So this Art Clokey? Kind of a sad upbringing. But he was successful in his art and creations, including Gumby and Pokey, art claymations, and films with such.

Just a part of my childhood.

Thanks, Santa.

Sunday, October 09, 2011

Something New: Week 1

Last week commenced my 12 Weeks of New, in which I will try something new each week, from now till the end of the year. Instead of living in Ruttsville, I will have learned or experienced something new each week.

What new thing did I do last week? I had been running the two weeks prior to last. In that I wanted to keep my momentum going in the running world, last week I decided that each day I went running, I would pick a new route. I ran on the Konza Prairie, on the K-State campus, in Manhattan neighborhoods, and at the Wamego sport complex (different town). All the runs were fun! The Konza was beautiful, and other than two people perhaps a mile behind me, I had the prairie pretty much to myself. Running on campus and in town allowed me to see trees and falling leaves we don't have out here in the country.* The sport complex run was fun because there were lots of walkers and runners out there with me.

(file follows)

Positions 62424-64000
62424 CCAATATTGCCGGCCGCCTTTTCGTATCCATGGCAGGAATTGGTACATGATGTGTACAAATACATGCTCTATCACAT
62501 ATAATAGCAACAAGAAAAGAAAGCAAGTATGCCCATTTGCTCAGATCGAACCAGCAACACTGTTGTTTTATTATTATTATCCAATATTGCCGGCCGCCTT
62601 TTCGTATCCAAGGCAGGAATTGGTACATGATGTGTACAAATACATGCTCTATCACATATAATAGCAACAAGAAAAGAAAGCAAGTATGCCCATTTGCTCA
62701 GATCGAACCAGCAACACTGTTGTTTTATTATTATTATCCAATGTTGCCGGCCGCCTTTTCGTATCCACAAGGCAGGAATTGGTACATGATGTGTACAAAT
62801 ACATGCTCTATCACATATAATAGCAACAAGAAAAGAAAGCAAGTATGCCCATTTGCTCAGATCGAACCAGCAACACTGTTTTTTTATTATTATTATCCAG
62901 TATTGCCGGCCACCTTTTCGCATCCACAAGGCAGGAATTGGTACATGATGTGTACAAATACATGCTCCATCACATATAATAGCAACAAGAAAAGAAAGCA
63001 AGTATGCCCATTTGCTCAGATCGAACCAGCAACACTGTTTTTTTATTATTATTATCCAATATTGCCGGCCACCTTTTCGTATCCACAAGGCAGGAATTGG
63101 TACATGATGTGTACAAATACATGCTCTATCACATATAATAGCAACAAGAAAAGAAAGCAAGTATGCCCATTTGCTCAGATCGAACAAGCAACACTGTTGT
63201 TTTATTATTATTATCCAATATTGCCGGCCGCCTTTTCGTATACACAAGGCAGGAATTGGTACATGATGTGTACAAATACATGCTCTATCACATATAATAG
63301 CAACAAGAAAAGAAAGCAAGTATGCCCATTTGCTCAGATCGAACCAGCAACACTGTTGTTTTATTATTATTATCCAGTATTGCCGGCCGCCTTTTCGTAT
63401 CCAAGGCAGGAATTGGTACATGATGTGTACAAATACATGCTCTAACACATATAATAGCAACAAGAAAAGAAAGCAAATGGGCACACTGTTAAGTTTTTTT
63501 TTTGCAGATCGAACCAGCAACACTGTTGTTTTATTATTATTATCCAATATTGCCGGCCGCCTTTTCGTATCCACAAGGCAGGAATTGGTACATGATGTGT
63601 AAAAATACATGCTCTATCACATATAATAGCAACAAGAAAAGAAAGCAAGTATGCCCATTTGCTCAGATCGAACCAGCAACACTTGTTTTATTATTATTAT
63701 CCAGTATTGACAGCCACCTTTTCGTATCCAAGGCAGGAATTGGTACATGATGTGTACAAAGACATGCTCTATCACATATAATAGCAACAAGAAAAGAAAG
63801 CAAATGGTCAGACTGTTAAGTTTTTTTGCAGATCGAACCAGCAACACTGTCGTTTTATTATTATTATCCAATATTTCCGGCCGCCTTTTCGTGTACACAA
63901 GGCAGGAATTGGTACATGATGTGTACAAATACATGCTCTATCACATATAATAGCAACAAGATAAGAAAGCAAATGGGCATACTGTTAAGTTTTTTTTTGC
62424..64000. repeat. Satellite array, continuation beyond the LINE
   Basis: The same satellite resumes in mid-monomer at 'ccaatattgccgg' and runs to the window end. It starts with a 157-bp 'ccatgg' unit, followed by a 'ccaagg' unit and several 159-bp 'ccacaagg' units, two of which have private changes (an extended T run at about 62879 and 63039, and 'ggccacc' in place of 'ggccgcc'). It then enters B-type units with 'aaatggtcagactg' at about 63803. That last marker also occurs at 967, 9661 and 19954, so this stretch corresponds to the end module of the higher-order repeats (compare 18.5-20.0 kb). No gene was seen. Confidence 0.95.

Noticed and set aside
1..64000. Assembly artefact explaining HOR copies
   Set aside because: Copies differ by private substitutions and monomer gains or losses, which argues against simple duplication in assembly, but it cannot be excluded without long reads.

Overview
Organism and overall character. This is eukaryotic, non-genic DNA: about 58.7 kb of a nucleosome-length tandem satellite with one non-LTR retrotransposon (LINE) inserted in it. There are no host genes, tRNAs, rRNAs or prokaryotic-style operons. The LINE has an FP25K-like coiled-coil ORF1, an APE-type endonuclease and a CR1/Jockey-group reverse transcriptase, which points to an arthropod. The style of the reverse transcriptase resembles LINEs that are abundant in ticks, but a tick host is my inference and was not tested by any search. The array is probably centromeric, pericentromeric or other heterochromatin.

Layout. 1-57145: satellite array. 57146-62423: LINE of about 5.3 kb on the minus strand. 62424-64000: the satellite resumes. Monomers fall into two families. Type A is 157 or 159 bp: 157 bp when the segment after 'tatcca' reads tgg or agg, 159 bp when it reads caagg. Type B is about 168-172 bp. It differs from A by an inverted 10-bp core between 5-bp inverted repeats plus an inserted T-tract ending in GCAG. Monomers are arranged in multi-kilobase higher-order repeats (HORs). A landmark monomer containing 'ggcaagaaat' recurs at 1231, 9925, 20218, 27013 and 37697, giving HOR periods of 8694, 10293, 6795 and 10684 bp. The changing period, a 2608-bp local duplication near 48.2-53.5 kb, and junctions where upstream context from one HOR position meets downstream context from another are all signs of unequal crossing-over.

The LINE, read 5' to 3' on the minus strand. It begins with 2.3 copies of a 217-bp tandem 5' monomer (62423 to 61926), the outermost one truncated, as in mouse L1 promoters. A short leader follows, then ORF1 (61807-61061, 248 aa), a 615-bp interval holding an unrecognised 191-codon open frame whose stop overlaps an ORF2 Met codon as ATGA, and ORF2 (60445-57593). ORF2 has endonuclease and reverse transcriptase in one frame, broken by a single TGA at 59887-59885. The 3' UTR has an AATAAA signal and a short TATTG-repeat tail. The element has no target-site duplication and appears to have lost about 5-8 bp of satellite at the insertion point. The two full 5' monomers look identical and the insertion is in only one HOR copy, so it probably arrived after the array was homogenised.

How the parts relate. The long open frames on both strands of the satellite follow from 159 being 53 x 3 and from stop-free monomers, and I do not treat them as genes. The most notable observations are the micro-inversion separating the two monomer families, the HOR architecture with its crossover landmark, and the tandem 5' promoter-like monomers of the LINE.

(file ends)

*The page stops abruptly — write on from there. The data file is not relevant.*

(*We did have a falling tree this week, though. Stories of the Kansas wind are not exaggerated.)
Woodpecker holes.
And,unfortunately, this tree-falling incident rendered the woodpecker homeless;
we discovered its nest in the crook of the fallen timber.

And so I awoke this morning, and I am ready to embark on 12 Weeks of New: Week Two...

Saturday, October 08, 2011


"I have to be alone very often. I'd be quite happy if I spent from Saturday night until Monday morning alone in my apartment. That's how I refuel."
Audrey Hepburn

"I miss Saturday morning, rolling out of bed, not shaving, getting into my car with my girls, driving to the supermarket, squeezing the fruit, getting my car washed, taking walks."
Barack Obama

Later, in the early teens, I used to ride my bike every Saturday morning to the nearest airport, ten miles away, push airplanes in and out of the hangars, and clean up the hangars."
Alan Shepard